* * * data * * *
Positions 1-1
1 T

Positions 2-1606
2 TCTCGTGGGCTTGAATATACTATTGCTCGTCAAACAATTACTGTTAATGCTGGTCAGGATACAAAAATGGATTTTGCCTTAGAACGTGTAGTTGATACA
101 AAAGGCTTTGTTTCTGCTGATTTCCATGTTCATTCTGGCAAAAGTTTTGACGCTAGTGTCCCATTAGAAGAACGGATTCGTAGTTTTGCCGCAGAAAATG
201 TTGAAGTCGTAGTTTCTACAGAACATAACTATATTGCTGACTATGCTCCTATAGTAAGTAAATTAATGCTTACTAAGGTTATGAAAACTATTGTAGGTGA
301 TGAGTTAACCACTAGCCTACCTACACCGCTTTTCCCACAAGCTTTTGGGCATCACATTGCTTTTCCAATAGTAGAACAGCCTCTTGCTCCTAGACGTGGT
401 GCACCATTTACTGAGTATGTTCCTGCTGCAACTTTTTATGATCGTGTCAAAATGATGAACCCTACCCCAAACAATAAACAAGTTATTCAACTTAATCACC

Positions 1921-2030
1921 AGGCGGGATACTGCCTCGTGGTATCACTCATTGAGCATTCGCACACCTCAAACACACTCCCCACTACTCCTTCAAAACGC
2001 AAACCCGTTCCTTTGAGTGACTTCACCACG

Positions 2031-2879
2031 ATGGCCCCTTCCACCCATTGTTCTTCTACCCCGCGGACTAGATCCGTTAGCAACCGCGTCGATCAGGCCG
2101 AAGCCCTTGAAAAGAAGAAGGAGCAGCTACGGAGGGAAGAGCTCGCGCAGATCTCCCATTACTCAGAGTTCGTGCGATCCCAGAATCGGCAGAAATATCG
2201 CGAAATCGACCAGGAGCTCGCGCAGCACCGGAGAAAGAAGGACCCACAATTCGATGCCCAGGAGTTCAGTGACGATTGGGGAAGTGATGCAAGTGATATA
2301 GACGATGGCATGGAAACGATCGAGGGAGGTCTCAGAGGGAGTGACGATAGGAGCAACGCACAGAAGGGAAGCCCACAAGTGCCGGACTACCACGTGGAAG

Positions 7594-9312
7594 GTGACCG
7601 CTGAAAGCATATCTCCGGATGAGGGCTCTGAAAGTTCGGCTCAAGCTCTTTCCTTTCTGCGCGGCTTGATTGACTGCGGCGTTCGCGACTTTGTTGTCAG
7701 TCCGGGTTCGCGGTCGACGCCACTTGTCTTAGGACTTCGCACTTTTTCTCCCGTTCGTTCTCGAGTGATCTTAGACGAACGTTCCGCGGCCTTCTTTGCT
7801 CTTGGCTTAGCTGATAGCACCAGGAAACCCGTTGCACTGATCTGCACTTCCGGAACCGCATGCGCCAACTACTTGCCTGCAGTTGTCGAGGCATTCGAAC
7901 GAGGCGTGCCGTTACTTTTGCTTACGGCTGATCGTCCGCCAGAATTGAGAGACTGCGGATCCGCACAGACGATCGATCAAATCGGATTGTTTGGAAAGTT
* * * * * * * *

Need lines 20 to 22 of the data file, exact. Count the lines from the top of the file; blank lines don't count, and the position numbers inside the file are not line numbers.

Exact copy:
7701 TCCGGGTTCGCGGTCGACGCCACTTGTCTTAGGACTTCGCACTTTTTCTCCCGTTCGTTCTCGAGTGATCTTAGACGAACGTTCCGCGGCCTTCTTTGCT
7801 CTTGGCTTAGCTGATAGCACCAGGAAACCCGTTGCACTGATCTGCACTTCCGGAACCGCATGCGCCAACTACTTGCCTGCAGTTGTCGAGGCATTCGAAC
7901 GAGGCGTGCCGTTACTTTTGCTTACGGCTGATCGTCCGCCAGAATTGAGAGACTGCGGATCCGCACAGACGATCGATCAAATCGGATTGTTTGGAAAGTT